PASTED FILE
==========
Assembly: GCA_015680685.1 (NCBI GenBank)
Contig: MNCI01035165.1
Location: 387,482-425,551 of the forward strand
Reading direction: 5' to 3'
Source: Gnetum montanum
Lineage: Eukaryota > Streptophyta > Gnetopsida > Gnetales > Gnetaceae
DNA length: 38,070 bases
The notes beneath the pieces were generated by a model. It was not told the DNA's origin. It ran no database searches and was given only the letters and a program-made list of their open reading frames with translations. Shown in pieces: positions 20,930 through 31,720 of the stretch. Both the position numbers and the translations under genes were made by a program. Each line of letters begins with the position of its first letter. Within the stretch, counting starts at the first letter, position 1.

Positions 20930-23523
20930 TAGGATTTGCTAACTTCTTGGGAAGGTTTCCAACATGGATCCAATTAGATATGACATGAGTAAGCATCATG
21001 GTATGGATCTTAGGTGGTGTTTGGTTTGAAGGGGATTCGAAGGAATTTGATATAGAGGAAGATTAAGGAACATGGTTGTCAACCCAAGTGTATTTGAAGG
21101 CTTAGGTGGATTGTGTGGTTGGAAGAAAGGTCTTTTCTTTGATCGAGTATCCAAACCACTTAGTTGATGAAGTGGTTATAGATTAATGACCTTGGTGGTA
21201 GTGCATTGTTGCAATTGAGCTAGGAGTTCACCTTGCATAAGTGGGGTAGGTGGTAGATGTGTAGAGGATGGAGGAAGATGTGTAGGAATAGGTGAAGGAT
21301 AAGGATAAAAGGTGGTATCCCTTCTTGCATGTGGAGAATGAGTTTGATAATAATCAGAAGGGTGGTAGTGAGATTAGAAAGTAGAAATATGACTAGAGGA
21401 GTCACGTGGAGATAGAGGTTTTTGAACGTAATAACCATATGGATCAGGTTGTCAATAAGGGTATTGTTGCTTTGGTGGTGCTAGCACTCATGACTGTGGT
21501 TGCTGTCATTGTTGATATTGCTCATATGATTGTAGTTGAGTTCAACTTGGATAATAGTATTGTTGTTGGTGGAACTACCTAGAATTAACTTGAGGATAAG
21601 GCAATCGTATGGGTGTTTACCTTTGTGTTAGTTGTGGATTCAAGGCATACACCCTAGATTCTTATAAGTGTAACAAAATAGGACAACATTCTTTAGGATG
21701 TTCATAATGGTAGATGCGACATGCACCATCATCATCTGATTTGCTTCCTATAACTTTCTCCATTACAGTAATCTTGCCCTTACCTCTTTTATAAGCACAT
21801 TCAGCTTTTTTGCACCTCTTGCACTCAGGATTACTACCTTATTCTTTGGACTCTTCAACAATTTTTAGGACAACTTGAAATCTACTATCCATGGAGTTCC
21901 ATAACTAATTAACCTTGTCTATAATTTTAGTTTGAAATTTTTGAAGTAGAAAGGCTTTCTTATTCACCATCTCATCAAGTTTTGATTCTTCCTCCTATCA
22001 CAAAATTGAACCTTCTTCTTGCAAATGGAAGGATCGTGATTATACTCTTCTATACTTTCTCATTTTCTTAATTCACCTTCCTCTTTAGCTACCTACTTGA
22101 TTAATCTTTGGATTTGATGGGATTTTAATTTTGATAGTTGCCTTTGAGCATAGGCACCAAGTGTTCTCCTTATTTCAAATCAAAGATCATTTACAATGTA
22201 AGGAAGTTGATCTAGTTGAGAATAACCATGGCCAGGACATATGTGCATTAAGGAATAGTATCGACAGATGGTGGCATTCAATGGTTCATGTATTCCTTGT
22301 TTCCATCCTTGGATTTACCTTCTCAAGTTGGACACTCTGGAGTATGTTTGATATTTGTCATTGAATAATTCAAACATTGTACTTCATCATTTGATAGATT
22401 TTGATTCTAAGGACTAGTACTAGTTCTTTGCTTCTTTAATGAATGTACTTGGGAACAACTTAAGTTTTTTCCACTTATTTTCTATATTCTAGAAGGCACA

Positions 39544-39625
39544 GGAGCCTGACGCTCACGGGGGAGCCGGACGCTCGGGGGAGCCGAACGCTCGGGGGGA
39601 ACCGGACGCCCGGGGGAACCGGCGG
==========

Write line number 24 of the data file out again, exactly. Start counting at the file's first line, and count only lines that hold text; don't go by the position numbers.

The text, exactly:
22301 TTCCATCCTTGGATTTACCTTCTCAAGTTGGACACTCTGGAGTATGTTTGATATTTGTCATTGAATAATTCAAACATTGTACTTCATCATTTGATAGATT